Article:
Integrate Multiple Databases

Integrate Multiple Databases
You can integrate multiple databases as part of your API. You can define relationships, resources, and rules between databases.
For rules defined between databases, each database commits separately. One database may succeed while the other fails.
In this article:
Define Relationships Between Databases
Relationships are useful when creating resources that require 'joins' between entities (tables and views). Your database defines foreign keys. Foreign keys identify the relationship of a row in an entity with a row in another entity or in the same entity. API Creator requires references to foreign key-based relationships to express logic (for example, sum/count and parent references), retrieval joins, and JavaScript programming with the JavaScript object model. Data Explorer requires references to foreign key-based relationships to support for master/detail, lookups, and automatic joins.
If your database schema does not define foreign keys, you can add a relationship between databases, or a virtual foreign key. Virtual foreign keys do not affect the database schema. You can add relationships between parent and child entities. Related entities can be in the same database or different databases.
For more information:
When you add a virtual foreign key, API Creator reloads the schema. The time it takes API Creator to read the metadata depends on the size of the database and the latency to the database server.
  1. With your API open, in the Create section, click 
    Data Sources
    The Connection tab displays by default.
  2. Click the 
    The Relationships tab appears. The following image shows this tab:
    Screen Shot 2017-03-16 at 1.16.20 PM.png  
  3. In the relationships list, click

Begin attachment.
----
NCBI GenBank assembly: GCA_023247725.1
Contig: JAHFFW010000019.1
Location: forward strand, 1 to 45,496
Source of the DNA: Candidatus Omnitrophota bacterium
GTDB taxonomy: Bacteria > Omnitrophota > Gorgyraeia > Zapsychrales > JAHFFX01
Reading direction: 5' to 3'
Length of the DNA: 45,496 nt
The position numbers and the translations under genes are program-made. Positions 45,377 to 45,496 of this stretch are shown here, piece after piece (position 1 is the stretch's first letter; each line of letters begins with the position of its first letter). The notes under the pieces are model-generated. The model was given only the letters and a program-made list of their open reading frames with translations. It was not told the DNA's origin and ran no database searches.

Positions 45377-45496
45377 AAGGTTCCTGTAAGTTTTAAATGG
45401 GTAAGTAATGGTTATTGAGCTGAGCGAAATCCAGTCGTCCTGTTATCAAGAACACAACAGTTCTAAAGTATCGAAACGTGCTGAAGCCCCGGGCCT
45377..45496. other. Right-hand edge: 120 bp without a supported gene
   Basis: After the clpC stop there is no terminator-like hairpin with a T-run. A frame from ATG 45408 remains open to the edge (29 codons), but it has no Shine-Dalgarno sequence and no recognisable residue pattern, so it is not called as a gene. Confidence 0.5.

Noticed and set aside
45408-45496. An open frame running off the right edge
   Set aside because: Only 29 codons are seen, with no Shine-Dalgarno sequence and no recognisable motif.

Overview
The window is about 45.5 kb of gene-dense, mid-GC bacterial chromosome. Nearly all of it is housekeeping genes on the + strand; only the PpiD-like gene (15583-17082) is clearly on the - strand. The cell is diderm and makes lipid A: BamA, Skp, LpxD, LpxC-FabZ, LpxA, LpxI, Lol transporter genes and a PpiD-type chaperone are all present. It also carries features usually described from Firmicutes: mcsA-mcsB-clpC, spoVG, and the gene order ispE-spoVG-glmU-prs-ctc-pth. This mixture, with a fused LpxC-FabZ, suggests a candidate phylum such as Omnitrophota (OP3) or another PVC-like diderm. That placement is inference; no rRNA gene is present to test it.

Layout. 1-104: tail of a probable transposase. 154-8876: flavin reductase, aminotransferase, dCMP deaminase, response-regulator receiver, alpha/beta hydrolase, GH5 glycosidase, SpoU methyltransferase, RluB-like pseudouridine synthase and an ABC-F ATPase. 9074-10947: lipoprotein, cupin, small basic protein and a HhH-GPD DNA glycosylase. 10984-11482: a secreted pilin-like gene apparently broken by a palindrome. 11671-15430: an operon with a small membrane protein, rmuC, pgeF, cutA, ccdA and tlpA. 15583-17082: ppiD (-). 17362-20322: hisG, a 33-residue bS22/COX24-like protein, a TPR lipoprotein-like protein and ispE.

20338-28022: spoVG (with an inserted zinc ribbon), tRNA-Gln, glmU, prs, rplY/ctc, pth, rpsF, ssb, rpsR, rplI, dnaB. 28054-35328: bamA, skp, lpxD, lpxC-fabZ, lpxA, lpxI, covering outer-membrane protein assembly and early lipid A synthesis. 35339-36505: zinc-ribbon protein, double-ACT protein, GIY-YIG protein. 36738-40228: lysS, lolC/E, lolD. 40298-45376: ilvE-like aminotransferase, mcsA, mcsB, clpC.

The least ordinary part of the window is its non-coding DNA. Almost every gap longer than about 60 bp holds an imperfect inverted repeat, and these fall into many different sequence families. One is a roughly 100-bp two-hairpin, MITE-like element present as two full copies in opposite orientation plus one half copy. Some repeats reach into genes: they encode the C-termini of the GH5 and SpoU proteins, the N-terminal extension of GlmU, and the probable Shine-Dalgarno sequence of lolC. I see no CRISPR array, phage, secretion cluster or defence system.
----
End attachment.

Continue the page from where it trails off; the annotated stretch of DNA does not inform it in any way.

4. In the 
    Column Relationships
     section, define one or more pair of columns, one from each entity (table or view). These become the join columns and are used to join the two entities.
The relationship is defined.
View Relationships Between Databases in Data Explorer
The following image shows customers and orders from the (same) Demo database: CA Technologies The following image shows Customers and Orders from the Sample databases:
Define Resources Between Databases
You can define resources that combine data from different databases. The resource's join condition defines how this resource is joined with the containing resource.
  1. With your API open, in the Create section, click 
    The Resource tab displays by default.
  2. Enter syntax in the 
     field and then save your changes. For example:
    "customer_name" = [name]
    Defining the relationship between the databases defaults the join and the key appears as the value in the 
     field. You can change this value.
    The following image shows this field on the tab:
The resources between databases are defined.
Refer to Columns in a Table of the Containing Resource
Use the following notation in the 
customer_number = [custnum] and region_ident = [regident]
In this example, 
 are columns of the current resource's table, and 
 are columns of the table for the containing resource.
MongoDB Resource Syntax Example
If you are defining a MongoDB resource, use Mongo syntax in the 
 field. For example:
{"$and": [{"CompID": "<CompanyID>"}, {"CustID": "<CustomerID>"}]}
CA Live API Creator
 efficiently optimizes resources that combine data from different databases. For example, 
CA Live API Creator
 retrieves customers and then retrieves the 
Rename Data Source Prefixes
Renaming a data source prefix breaks rules and resource definitions.
For more information about data source prefix names, see Database Connectivity.
  1. Export your API.
  2. Change the data source prefix in a text editor.
  3. Import your API.
APIs for Database Access
You can use the same APIs to interact with data, whether your API interacts with data in a single database or in multiple databases.
For more information about how to use the same APIs to interact with data in multiple databases, see The logicContext Object.